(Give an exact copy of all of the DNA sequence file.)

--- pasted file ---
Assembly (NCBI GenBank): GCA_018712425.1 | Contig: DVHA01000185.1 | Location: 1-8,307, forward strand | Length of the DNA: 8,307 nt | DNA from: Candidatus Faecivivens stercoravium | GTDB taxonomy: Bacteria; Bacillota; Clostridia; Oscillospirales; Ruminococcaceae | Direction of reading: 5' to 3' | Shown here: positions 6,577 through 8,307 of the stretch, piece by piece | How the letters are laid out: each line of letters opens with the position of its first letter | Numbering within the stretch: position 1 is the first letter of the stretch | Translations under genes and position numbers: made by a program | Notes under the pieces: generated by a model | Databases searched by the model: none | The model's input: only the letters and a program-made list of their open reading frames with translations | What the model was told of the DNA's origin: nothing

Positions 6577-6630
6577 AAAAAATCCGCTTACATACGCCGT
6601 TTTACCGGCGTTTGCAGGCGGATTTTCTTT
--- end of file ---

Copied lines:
Assembly (NCBI GenBank): GCA_018712425.1 | Contig: DVHA01000185.1 | Location: 1-8,307, forward strand | Length of the DNA: 8,307 nt | DNA from: Candidatus Faecivivens stercoravium | GTDB taxonomy: Bacteria; Bacillota; Clostridia; Oscillospirales; Ruminococcaceae | Direction of reading: 5' to 3' | Shown here: positions 6,577 through 8,307 of the stretch, piece by piece | How the letters are laid out: each line of letters opens with the position of its first letter | Numbering within the stretch: position 1 is the first letter of the stretch | Translations under genes and position numbers: made by a program | Notes under the pieces: generated by a model | Databases searched by the model: none | The model's input: only the letters and a program-made list of their open reading frames with translations | What the model was told of the DNA's origin: nothing

Positions 6577-6630
6577 AAAAAATCCGCTTACATACGCCGT
6601 TTTACCGGCGTTTGCAGGCGGATTTTCTTT